1. Thanks, Rita. Yes, synchronicity is just amazing, a real gift in what can seem a whacko world sometimes.


  4. What a great blog. I love the layout!


    1. Thanks, I really like this format.


  5. Lovely Mo.
    Life’s mysteries and connecting circles, writ large in your life.


    1. Thanks, Cynthia, I have to be honest: the older I get the more mysteries I acknowledge in my life. Sometimes we don’t need answers, just to enjoy the magic!


  6. You make me sound oddly sensible and boring 🙂
    Seriously, good to know there are others out there prepared to venture around this planet…

    Be safe, Spike


    1. North Cyprus, Spike, is the first place we’ve lived for more than two years in 12 years, and still no talk of moving continents or houses – an absolute miracle. Take care yourself. Mo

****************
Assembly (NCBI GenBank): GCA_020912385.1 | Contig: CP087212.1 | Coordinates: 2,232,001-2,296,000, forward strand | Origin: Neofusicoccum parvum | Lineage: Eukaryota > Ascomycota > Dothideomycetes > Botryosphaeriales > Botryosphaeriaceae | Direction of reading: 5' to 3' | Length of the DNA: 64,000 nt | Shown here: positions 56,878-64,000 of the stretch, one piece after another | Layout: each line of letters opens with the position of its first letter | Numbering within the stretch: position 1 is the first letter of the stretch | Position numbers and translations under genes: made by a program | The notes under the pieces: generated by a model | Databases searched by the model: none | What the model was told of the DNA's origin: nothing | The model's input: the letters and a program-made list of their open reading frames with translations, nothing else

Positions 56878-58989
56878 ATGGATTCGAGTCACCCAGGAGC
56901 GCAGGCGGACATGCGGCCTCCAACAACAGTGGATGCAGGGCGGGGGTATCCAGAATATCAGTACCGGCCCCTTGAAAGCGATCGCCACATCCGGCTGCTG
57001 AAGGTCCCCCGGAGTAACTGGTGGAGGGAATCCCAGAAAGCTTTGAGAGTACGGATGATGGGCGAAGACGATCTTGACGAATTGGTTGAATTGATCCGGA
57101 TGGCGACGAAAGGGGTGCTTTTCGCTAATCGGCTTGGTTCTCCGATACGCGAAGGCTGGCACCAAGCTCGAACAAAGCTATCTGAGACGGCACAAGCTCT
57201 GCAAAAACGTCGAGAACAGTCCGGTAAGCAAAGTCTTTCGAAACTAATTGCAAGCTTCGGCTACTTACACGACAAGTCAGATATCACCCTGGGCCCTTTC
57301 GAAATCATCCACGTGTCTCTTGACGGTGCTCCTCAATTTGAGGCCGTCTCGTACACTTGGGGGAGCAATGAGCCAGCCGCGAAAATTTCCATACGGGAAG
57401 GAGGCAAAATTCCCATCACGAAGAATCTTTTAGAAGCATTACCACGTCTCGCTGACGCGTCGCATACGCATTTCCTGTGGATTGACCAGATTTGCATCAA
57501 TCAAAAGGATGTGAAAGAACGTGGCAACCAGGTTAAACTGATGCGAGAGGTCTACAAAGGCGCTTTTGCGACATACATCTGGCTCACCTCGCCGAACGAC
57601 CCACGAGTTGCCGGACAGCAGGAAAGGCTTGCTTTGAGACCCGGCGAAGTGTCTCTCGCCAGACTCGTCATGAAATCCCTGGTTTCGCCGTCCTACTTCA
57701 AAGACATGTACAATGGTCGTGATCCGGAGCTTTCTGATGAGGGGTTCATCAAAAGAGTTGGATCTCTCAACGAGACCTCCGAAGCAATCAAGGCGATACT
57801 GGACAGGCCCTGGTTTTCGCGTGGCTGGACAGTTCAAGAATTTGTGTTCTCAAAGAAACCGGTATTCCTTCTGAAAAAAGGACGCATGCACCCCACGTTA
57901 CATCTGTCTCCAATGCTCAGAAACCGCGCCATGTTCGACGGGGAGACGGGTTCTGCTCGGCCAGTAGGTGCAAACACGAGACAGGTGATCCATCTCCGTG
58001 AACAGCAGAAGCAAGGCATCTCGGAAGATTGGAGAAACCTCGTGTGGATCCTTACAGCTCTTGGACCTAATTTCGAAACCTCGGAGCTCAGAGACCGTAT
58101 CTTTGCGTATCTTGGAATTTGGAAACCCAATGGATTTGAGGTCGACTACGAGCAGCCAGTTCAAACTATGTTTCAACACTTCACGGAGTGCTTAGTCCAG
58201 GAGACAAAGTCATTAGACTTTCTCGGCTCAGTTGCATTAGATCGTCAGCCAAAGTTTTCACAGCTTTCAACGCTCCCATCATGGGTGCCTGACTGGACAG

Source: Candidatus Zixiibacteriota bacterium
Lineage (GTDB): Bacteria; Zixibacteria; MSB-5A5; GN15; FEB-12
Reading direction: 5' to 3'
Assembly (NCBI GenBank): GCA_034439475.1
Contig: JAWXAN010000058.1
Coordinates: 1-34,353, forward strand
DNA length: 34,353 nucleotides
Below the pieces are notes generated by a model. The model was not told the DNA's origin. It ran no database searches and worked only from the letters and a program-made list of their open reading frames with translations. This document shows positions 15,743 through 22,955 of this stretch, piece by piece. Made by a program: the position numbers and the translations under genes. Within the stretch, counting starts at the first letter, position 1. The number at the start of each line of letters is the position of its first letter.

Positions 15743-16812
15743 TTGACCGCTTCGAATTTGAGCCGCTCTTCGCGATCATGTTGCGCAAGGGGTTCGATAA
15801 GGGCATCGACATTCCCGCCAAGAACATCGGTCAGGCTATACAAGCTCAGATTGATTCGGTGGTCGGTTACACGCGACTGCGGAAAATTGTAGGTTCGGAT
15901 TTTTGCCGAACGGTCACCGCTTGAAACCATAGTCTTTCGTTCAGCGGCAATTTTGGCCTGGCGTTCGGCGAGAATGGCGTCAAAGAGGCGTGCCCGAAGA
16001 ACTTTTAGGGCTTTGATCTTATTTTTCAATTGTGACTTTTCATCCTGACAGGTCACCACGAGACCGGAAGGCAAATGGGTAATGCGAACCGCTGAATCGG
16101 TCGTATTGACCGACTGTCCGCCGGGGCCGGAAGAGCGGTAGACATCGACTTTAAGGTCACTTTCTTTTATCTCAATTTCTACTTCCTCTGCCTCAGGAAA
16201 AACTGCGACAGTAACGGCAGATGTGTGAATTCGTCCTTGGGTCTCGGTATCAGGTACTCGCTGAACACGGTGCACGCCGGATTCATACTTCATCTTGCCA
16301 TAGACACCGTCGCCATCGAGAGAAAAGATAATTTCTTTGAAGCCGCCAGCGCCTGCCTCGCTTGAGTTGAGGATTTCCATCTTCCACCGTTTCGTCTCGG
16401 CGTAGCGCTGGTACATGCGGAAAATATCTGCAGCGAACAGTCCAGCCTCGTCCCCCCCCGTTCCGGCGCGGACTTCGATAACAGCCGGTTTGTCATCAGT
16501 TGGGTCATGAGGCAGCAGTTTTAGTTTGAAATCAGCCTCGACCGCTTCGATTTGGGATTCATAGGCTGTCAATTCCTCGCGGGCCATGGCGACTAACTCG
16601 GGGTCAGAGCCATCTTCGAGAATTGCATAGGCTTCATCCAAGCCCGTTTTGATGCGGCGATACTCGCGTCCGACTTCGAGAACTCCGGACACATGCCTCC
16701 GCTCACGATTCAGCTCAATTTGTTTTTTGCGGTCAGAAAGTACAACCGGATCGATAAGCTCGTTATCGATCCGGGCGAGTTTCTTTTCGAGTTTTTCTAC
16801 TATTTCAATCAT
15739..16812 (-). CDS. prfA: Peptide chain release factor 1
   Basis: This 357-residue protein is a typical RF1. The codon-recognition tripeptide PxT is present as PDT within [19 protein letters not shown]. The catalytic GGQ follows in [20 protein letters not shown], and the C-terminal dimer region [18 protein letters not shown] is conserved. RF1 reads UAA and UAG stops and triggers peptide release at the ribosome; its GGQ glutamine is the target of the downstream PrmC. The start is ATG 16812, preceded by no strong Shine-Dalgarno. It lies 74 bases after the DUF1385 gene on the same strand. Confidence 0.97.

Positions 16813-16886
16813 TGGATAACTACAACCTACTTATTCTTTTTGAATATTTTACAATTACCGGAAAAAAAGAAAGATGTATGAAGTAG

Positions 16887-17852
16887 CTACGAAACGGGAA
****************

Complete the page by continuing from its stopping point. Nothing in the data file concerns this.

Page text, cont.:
7. We’re relocating (for much of the year) to the TRNC in mid November, to Alsancak. It would be lovely to meet up with another geriatric nomad!!!


    1. Good one – you’ll love it here, people are great, cheap to live, would be terrific to catch up as we live in Alsancak too, near the three Merit Hotels. Will e-mail you off-line as don’t want personal details on the net. Good luck with your move!


  8. Thank you on behalf of Daylight Tune Ministry to like our ministry poetry. May our poetry bless your hearts and minds 🙂


    1. My pleasure, Yoshiko, thank your for your poetry.

      Liked by 1 person